PubDate: 2016-06-13
      Issue No: Vol. 16, No. 2 (2016)
  • Input–output structures of the Australian construction industry

    • Authors: Chunlu Liu, Shimeng He
      Pages: 56 - 70
      Abstract: The Australian construction industry continues to play an important role in the national economy. Analysis using input–output tables makes it possible to understand the role of the construction industry in Australia’s economy and its relationships to other major industries over years. This study applies several economic indicators to investigate the construction industry’s contributions to gross national product and gross national income, as well as its backward and forward linkage indicators, and its output and input multipliers. The paper also investigates the purchases of goods and services by the construction industry from other sectors and its sales to other industries over the analysis period. Findings from this research may help policymakers to better understand the economic linkages between the construction industry and other major industries, and the structural changes in its inputs and outputs in relation to these others. 
      PubDate: 2016-06-13
      Issue No: Vol. 16, No. 2 (2016)
  • Review of research trend in international construction projects: a
           bibliometric analysis

    • Authors: Wahyudi P Utama, Albert P.C. Chan, Hafiz Zahoor, Ran Gao
      Pages: 71 - 82
      Abstract: This paper presents the latest research development in international construction project (ICP) domain from 1995 to 2014 as revealed in the construction management related journals. A systematic document retrieval method was employed to collect relevant articles. The identified papers were analyzed by using bibliometric analysis comprising the investigation of the number of publication, the main originators of the research contributions, their affiliations, the most cited papers, and the sources of research funding as well as the research methods used. Ninety-eight relevant articles obtained from 12 major journals associated with construction management studies were successfully assessed. The results show an upward trend with some fluctuations during the period and the bibliometric information of ICP studies was successfully presented.  
      PubDate: 2016-06-13
      Issue No: Vol. 16, No. 2 (2016)
  • Book Review - Cost Studies of Buildings

    • Authors: Thayaparan Gajendran
      Pages: 83 - 84
      Abstract: Cost Studies of BuildingsAshworth, A. and Perera, S. (2015). Cost Studies of Buildings. 6th Ed. London: Routledge. 570 pages.  ISBN 978-1-138-0735-1.
      PubDate: 2016-06-13
      Issue No: Vol. 16, No. 2 (2016)
  • From ideas to construction innovations: firms and universities

    • Pages: 76 - 89
      Abstract: The purpose here is to study patterns of project collaboration found in one government supported programme for construction innovation. Preferred types of interaction were identified using data from two questionnaire surveys, one with experienced construction sector respondents and one aimed at construction researchers. All sixteen development projects within the Swedish Bygginnovationen programme were investigated, relying on documents and a survey of project managers. Important types of interaction, according to construction respondents, are informal contacts, joint research projects and staff mobility. For university respondents, informal contacts is also seen as the most important type of interaction, followed by MSc thesis work in firms and industrial PhD candidates. Grant applicants from manufacturing depended more on university laboratories and were less sensitive to firm/university distance. Laboratory use was also more frequent for projects relying on the field of materials engineering. In conclusion, there is a consensus about which types of collaboration are valuable. The broadness of participation in the programme, ranging over many industries, both as to origin of ideas and ultimate applications, reaches beyond narrow interpretations of the construction industry. Policy makers should recognize the innovation importance of university laboratory facilities and field testing, rather than seeing researchers as sources of ideas.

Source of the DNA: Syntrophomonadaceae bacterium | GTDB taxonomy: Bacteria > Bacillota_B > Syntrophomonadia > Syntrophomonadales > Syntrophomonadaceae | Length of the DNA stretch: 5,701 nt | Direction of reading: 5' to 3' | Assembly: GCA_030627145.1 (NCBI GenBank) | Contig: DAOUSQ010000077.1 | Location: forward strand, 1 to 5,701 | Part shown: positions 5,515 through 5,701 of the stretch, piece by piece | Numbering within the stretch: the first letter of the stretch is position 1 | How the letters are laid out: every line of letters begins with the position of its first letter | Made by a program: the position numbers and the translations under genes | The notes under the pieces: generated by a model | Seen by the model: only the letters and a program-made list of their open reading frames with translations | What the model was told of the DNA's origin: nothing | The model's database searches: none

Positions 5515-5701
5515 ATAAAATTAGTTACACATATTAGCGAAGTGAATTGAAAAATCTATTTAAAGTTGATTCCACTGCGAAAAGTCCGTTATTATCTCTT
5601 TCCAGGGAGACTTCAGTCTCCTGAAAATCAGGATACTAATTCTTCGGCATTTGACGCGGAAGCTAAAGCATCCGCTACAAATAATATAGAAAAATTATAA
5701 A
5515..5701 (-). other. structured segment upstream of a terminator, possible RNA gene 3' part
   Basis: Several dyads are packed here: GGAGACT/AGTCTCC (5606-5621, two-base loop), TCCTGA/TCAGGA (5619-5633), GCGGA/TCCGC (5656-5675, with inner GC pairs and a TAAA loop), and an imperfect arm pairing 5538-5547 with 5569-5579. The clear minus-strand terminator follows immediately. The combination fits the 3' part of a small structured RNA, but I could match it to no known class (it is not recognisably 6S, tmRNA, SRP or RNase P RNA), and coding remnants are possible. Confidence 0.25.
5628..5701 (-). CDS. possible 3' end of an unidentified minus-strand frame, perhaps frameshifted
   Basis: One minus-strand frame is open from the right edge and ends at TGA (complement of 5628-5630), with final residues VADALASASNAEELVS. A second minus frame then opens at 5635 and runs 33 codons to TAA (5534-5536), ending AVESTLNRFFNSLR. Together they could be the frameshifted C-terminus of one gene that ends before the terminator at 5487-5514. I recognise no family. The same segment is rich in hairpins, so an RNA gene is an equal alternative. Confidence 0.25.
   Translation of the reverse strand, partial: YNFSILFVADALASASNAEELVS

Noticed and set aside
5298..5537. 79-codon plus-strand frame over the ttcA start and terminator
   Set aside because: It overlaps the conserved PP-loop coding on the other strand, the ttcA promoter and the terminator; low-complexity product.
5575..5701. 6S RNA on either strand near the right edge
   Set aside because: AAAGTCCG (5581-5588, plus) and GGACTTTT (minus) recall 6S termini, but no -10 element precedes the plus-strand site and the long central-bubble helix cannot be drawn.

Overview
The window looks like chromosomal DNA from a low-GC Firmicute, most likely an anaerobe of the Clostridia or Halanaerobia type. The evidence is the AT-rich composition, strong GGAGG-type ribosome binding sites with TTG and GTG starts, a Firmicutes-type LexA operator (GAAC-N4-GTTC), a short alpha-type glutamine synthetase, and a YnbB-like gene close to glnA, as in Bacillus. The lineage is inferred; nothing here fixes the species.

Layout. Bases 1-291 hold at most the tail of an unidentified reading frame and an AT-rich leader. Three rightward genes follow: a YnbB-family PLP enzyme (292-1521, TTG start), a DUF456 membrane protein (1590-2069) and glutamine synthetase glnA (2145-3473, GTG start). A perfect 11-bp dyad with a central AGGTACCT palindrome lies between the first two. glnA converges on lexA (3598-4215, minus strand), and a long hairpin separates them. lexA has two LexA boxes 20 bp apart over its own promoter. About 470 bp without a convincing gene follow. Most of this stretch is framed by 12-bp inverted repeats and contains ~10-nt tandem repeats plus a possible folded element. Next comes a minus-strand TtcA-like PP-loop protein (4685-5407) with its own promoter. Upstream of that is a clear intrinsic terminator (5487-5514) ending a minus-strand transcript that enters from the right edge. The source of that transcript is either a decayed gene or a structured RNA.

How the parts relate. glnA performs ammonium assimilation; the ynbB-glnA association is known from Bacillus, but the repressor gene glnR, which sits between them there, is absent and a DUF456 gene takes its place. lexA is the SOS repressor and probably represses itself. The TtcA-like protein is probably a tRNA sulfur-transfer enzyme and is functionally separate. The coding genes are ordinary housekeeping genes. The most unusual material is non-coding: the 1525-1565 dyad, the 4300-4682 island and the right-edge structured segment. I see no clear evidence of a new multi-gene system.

PubDate: 2016-03-08
      Issue No: Vol. 16, No. 1 (2016)
  • Insights of project managers into the problems in project management

    • Authors: Peter Vincent Livesey
      Pages: 90 - 103
      Abstract: A Delphi study using project managers who had managed projects in excess of $500 million was used to confirm the significance and frequency of problems resulting from the nature of projects. Using the results obtained from the Delphi study a ranking of the problems experienced in these projects was obtained by calculating a Relative Importance Index. Additionally, the Delphi panel members were asked their views concerning the need for traditional project management skills (hard skills) and team management skills (soft skills) as project size increased from below $50 million to over $500 million. A substantial increase in the need for both skills was indicated with the increase in the need for soft skills being the most significant.
      PubDate: 2016-03-08
      Issue No: Vol. 16, No. 1 (2016)
  • Book Review - The Soft Power of Construction Contracting Organisations

    • Authors: Thomas Ng, Kelvin Wong
      Pages: 104 - 105
      Abstract: Cheung, S. O.,  Wong, P. S. P. and Wing Yiu, T. W. eds., 2015. The Soft Power of Construction Contracting Organisations. London: Routledge. 226 pages. ISBN – 9781138805286.
      PubDate: 2016-03-08
      Issue No: Vol. 16, No. 1 (2016)
School of Mathematical and Computer Sciences
Heriot-Watt University
Edinburgh, EH14 4AS, UK
Tel: +00 44 (0)131 4513762
Fax: +00 44 (0)131 4513327